Brussels, 02 Nov 2004
The European Union Research Advisory Board (EURAB) has followed up its recommendations on social sciences and humanities within the European Research Area (ERA) of January 2004 with a progress report illustrating how few of its suggestions have been taken into account.
The original recommendations were principally aimed at the Commission and its preparations for the Seventh Framework Programme (FP7). They also addressed the current framework programme, however, and were intended to have an impact on the remaining calls for proposals under FP6.
In its latest paper, EURAB claims that while the social sciences and humanities (SSH) have not been excluded in the groundwork for the remaining calls for proposals or the discussions of FP7, they have not received any special attention. 'Given the important (potential) role of the SSH coupled with their relative under-representation compared to that of the natural, medical and engineering sciences, this is particularly worrisome,' states EURAB.
EURAB also feels that the SSH have been ignored in the Marimon report on the effectiveness of the new instruments under FP6, as well as in recent Competitiveness Council meetings and in the agenda and priorities of the Dutch Presidency.
While the European Strategy Forum for Research infrastructures (ESFRI) did take note of some of EURAB's recommendations in a recent report, the advisory board feels that they nonetheless neglected the humanities disciplines and their specific needs.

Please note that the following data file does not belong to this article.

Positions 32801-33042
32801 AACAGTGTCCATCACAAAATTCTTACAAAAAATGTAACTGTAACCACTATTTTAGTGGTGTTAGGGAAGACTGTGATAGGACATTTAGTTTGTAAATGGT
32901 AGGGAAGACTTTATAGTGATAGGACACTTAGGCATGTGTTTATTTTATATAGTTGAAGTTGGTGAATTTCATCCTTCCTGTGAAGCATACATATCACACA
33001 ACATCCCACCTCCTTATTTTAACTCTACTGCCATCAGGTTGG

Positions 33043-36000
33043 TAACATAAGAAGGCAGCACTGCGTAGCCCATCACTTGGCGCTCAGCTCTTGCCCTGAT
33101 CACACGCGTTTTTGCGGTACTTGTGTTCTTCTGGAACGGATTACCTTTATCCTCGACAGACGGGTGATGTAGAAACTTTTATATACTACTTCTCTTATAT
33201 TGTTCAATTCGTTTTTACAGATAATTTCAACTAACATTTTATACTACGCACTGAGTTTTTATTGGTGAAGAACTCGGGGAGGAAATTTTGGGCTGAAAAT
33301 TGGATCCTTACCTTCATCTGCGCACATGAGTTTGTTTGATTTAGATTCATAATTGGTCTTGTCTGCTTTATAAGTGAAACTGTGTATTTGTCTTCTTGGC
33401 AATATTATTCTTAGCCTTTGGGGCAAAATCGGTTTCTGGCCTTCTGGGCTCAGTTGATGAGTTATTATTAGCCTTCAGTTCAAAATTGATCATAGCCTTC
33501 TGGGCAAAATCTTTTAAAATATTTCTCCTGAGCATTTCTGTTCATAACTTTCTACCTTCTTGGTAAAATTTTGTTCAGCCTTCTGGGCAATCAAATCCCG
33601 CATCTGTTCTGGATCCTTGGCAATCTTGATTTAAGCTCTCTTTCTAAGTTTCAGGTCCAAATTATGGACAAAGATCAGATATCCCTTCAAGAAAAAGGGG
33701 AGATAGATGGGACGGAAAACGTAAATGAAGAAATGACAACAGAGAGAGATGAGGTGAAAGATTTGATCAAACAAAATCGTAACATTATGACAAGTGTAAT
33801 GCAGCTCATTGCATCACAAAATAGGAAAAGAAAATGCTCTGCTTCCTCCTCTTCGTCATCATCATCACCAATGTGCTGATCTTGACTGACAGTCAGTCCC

'More than ever, the focus seems solely to be on the natural sciences, technological development and innovation,' states the EURAB paper. It suggests that this is perhaps due to continuing efforts to meet the Lisbon and Barcelona goals of making Europe the most competitive region in the world, and increasing research spending to three per cent of GDP, respectively.
'Economic growth and improved competitiveness are not ends in themselves and do not always - or automatically - lead to more and better jobs for all citizens, improved quality of life and to social cohesion and stability in an enlarged European Union,' states EURAB. '[The] crucial role that SSH have in addressing key issues that are vital to the future development of Europe, is still not recognised [...]. [Many] of the problems that Europe is currently facing are issues that must be dealt with by the SSH, e.g. the legitimacy of the European institutions, terrorism, and European cultural heritage,' continues the paper.
EURAB suggests that those initiatives that have been taken by the Commission would have greater impact and be generally more effective if better overlap were ensured in membership to working or advisory groups.
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